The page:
Silver might appear silvery when first excavated. On exposure to light, however, the surface will turn purplish-grey due to the presence of light-sensitive silver chloride, a common corrosion product on archaeological silver. Both silver and gold are often alloyed with copper which forms green or reddish corrosion, indicating debased precious metal.

Colour of the metal

The colour of metal is an indication of its composition, but it is unreliable on its own. Therefore the colour of metal should be examined only if there are exposed surfaces; do not scratch through corrosion as this can leave the object permanently marked. Iron stripped of corrosion looks silvery or grey. If the soil contains dissolved copper, metallic copper may plate out on iron during burial. Pure copper has a reddish tinge and brass is quite yellow. Pure gold is also yellow, but it has a different lustre than brass. Bronze varies in tone from a warmer gold than brass to golden brown, depending on the tin and lead content. Alloys cannot be distinguished by colour alone. Various shades of yellow, red, white, and silver characterize gold, silver, and copper alloys, leading to the descriptive terms red gold (a gold/copper alloy) and white gold (gold with a high silver content). Nickel-silver, known by many names, is an alloy of copper, zinc, and nickel that does not contain silver but looks silvery.

Crystal structure

All metals are crystalline and corrosion progresses preferentially along the crystal (also called grain) boundaries. The shape of the crystals is specific to the composition and method of manufacture of the particular metal. To examine the crystal structure, look at any broken edges and exposed surfaces of artifacts. Metals chemically stripped of corrosion often look etched. Identifiable structures include dendrites in cast copper alloys, which form as the metal cools in a mould, separating into copper-rich and zinc- or tin-rich phases. Wrought iron corrodes along the grains of silica inclusions in the metal, resulting in a stringy look. Cast iron has a brittle fracture, and needle-like crystals perpendicular to the surface of the object might be visible.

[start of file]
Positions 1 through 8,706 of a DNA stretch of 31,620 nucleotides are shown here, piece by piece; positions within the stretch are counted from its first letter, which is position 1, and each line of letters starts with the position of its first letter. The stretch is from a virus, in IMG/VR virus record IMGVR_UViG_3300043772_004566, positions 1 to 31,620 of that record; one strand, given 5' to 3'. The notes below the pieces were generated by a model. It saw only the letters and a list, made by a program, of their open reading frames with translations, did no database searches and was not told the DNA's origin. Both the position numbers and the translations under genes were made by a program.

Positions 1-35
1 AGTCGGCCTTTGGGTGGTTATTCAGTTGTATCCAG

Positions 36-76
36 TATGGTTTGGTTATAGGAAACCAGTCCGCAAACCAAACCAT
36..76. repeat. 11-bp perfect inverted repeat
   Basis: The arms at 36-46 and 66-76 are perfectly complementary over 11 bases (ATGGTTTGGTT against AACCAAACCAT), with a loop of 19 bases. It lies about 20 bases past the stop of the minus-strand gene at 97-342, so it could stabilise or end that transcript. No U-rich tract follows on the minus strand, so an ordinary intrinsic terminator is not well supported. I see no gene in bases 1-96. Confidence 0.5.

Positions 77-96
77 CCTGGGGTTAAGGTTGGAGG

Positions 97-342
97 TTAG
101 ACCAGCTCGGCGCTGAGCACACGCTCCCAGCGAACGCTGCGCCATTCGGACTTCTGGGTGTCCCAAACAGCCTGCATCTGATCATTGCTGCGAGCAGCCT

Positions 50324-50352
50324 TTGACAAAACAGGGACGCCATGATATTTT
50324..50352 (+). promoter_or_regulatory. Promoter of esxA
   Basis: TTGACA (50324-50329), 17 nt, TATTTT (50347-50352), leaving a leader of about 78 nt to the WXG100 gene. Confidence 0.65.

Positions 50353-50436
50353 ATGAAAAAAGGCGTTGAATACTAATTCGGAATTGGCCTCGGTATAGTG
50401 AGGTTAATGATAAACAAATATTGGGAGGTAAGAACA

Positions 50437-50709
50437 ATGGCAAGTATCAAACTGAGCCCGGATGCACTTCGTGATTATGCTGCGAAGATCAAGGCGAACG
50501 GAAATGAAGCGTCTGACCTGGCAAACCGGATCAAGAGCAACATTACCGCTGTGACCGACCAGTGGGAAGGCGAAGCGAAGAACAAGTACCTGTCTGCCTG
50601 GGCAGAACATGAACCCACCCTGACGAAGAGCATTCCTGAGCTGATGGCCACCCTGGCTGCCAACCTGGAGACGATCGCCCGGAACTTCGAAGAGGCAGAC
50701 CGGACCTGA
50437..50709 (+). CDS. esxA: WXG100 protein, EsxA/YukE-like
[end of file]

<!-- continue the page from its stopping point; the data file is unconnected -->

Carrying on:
Magnetic attraction

Objects made of iron (or those that contain iron) exhibit an attraction to a magnet passed over the surface, the strength of which indicates the amount and location of iron. Even a completely corroded iron object attracts a magnet weakly. Nickel is another metal with magnetic properties. It is resistant to corrosion and is most often used in platings and corrosion-resistant alloys (where there may not be enough of it to be detected magnetically). Nickel-silver is not magnetic.

Plating